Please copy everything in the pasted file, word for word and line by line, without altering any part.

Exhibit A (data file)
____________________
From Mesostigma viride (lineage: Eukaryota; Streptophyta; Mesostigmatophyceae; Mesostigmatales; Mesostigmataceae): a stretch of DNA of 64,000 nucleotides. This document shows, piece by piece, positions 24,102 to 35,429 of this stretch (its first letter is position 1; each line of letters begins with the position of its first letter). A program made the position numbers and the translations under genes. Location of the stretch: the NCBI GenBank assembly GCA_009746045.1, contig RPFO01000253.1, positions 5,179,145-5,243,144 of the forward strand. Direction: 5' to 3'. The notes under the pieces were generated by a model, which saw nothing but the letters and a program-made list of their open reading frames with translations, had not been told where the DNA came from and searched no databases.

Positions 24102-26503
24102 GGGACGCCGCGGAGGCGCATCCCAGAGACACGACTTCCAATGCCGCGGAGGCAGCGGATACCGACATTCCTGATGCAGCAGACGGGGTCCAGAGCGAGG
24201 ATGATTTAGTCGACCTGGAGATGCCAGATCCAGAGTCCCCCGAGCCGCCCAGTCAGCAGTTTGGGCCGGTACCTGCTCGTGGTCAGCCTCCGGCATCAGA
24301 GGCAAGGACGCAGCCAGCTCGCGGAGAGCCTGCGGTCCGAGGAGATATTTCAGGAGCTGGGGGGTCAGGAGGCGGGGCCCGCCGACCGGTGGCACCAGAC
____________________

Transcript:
From Mesostigma viride (lineage: Eukaryota; Streptophyta; Mesostigmatophyceae; Mesostigmatales; Mesostigmataceae): a stretch of DNA of 64,000 nucleotides. This document shows, piece by piece, positions 24,102 to 35,429 of this stretch (its first letter is position 1; each line of letters begins with the position of its first letter). A program made the position numbers and the translations under genes. Location of the stretch: the NCBI GenBank assembly GCA_009746045.1, contig RPFO01000253.1, positions 5,179,145-5,243,144 of the forward strand. Direction: 5' to 3'. The notes under the pieces were generated by a model, which saw nothing but the letters and a program-made list of their open reading frames with translations, had not been told where the DNA came from and searched no databases.

Positions 24102-26503
24102 GGGACGCCGCGGAGGCGCATCCCAGAGACACGACTTCCAATGCCGCGGAGGCAGCGGATACCGACATTCCTGATGCAGCAGACGGGGTCCAGAGCGAGG
24201 ATGATTTAGTCGACCTGGAGATGCCAGATCCAGAGTCCCCCGAGCCGCCCAGTCAGCAGTTTGGGCCGGTACCTGCTCGTGGTCAGCCTCCGGCATCAGA
24301 GGCAAGGACGCAGCCAGCTCGCGGAGAGCCTGCGGTCCGAGGAGATATTTCAGGAGCTGGGGGGTCAGGAGGCGGGGCCCGCCGACCGGTGGCACCAGAC